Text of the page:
10:00 PM PDT on Friday, May 6, 2011
By BEN GOAD
WASHINGTON – Inland Southern California’s congressional members don’t know what their districts will look like when a state panel finishes drawing new political lines.
But that isn’t stopping most of them from launching aggressive fundraising efforts in advance of what is expected to be a wild 2012 election season.
Reps. Ken Calvert and Darrell Issa both posted totals reflecting personal bests for the first quarter of an election cycle, according to new reports filed with the Federal Election Commission. Rep. Joe Baca’s campaign account is also significantly larger than it was at this point in the last cycle.
Reps. Mary Bono Mack and Jerry Lewis, meanwhile, received slightly fewer contributions than they did from January through March of 2009. But Bono Mack’s total was still among the top three in the region and both camps expressed confidence in their fundraising abilities.
Campaign officials for the lawmakers say they are going about business as usual, despite the uncertainty surrounding the ongoing redistricting process. But amassing a large war chest could be vital for lawmakers who could find themselves in more competitive districts that contain constituents less familiar with them, Claremont McKenna College politics professor Jack Pitney said.
For lawmakers in that scenario, a large campaign account might serve as a deterrent to potential challengers eying a run at a newly formed district, Pitney said.
“Having a small war chest is like throwing chum in the water,” he said. “The sharks are going to come out.”
The redistricting effort is based on new data released by the U.S. Census Bureau and will create new political boundaries to last through 2020. Politicians drew the lines in previous remapping efforts, leading to oddly shaped districts drawn to protect the incumbents of both parties.
This year, the independent, voter-approved Citizens Redistricting Commission will draw the lines and is under orders to ignore political ramifications – such as where incumbents live or whether the new lines might make a sitting lawmaker more vulnerable. Instead, the 14-member panel must draw the lines to better reflect “communities of interest,” described in Prop.20 as areas of “contiguous population which shares common social and economic interests that should be included within a single district for purposes of its effective and fair representation.”
That would include people with shared agricultural or industrial concerns, or who use the same transportation systems or have access to the same local media outlets, according to language in the measure.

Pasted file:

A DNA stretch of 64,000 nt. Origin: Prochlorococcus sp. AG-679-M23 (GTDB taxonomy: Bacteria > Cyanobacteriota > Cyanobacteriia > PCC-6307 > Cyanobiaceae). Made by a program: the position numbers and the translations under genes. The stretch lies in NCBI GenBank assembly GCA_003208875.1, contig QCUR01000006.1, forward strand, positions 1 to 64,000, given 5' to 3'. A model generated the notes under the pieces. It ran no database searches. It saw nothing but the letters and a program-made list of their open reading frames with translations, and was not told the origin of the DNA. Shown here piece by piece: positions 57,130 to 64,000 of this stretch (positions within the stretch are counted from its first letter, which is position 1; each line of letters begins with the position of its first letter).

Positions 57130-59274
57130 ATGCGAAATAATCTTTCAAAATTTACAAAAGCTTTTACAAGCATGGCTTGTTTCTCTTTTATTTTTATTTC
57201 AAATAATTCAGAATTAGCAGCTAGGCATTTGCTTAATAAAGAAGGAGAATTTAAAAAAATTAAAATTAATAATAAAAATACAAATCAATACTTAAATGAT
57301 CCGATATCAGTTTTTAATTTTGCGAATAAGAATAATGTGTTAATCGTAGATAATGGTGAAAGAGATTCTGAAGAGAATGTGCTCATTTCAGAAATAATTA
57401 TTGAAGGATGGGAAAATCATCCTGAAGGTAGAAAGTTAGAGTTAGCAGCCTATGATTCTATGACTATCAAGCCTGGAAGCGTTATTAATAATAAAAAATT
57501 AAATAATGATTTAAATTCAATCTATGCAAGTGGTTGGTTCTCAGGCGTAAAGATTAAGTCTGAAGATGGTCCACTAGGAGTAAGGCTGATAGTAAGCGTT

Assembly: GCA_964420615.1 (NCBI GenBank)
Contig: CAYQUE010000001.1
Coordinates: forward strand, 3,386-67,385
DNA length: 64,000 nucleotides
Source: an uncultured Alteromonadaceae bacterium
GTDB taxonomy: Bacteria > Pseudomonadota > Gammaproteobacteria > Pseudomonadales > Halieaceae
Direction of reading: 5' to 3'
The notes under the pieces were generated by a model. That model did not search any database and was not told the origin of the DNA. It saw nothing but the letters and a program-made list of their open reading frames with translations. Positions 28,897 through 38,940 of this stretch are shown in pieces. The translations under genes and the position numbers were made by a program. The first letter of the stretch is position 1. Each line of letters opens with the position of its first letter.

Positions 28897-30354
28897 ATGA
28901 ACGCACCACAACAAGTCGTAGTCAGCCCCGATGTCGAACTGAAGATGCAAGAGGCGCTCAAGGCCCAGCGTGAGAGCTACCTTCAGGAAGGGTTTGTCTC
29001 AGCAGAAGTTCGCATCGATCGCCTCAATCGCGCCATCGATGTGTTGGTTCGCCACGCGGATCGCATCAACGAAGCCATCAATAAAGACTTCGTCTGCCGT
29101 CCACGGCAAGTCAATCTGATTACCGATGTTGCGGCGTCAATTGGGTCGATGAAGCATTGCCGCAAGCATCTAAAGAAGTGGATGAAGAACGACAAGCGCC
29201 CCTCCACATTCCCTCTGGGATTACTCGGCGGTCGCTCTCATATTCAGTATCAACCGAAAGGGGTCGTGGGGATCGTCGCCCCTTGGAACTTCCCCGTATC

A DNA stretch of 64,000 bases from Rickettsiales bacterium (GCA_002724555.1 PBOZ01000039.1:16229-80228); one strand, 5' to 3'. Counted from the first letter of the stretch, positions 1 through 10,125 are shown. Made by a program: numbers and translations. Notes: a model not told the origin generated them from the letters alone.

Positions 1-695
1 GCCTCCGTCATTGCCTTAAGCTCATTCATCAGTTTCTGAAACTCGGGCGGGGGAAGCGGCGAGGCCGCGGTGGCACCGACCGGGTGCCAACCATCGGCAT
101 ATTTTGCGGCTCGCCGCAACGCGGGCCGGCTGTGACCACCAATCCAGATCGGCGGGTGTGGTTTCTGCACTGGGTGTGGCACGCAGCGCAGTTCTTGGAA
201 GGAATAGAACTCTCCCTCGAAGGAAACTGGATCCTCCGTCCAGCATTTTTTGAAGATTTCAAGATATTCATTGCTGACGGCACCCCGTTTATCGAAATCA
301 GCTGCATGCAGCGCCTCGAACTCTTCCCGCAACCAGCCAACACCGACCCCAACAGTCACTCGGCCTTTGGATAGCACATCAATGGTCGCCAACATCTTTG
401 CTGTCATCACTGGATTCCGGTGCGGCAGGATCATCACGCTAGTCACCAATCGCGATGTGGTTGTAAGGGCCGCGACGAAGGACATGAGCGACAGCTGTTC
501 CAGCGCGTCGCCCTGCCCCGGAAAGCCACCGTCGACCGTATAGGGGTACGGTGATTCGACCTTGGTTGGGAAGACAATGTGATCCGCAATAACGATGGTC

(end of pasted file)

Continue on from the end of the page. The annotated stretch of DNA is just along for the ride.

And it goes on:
“We’re really interested in hearing from people about what area they identify with,” said Norco attorney Jodie Filkins Webber, one of five registered Republicans on the panel.
The commission is in the middle of a statewide tour, in which they are holding a series of public input hearings. One took place Thursday night at Norco City Council chambers and another is slated for next Thursday in Palm Springs.
Federal lawmakers are prohibited from interacting with the commission. But they’re paying close attention to the process.
“Obviously we have a keen interest in it, and so does every member,” said Issa’s chief of staff, Dale Neugebauer, who added that the outcome would determine the difficulty of each incumbent’s next race.
Issa, R-Vista, whose district includes much of southwestern Riverside County, led all Inland House members in fundraising through the end of March, raking in more than $193,000 for his campaign, the campaign finance reports show. That’s roughly twice as much as Issa had two years ago.
Neugebaur said the increase is the result of a combination of more aggressive fundraising this year and his increased stature in Congress . Issa has become one of the most visible and vocal House members since taking over the chairmanship of the House Appropriations Committee.
Calvert, R-Corona, has raised almost $143,000 for his campaign, topping his previous high-water mark in the first stretch of an election cycle by several thousand dollars. Democrats have targeted Calvert’s seat in the last two elections, and will surely take a close look at how the lines are redrawn – and how much cash Calvert can raise – as they decide whether to make a serious run to unseat him next year.
Similarly, Bono Mack, R-Palm Springs, has had to fight off challengers in the last two elections, though she won by large margins both times. Her district, which includes Moreno Valley, Hemet, Murrieta and Riverside County’s desert communities, is certain to change significantly. The district saw enormous growth in the past decade, making it the most overpopulated one in the state.
Thus, Bono Mack must shed thousands of constituents in the redistricting process. She just doesn’t know which ones.
The new campaign finance reports show Bono Mack has raised roughly $111,000, as compared to the more than $153,000 she had collected at this time two years ago. Bono Mack’s campaign manager said she’s committed to raising the necessary funds.
“We’re going to work as hard as we need to work, whatever the lines may be,” Mark Troast said.
Troast noted that Bono-Mack raised an additional $37,000 in a separate legal committee account, bringing her total to about $133,000.
No crystal ball
To read entire story, click here.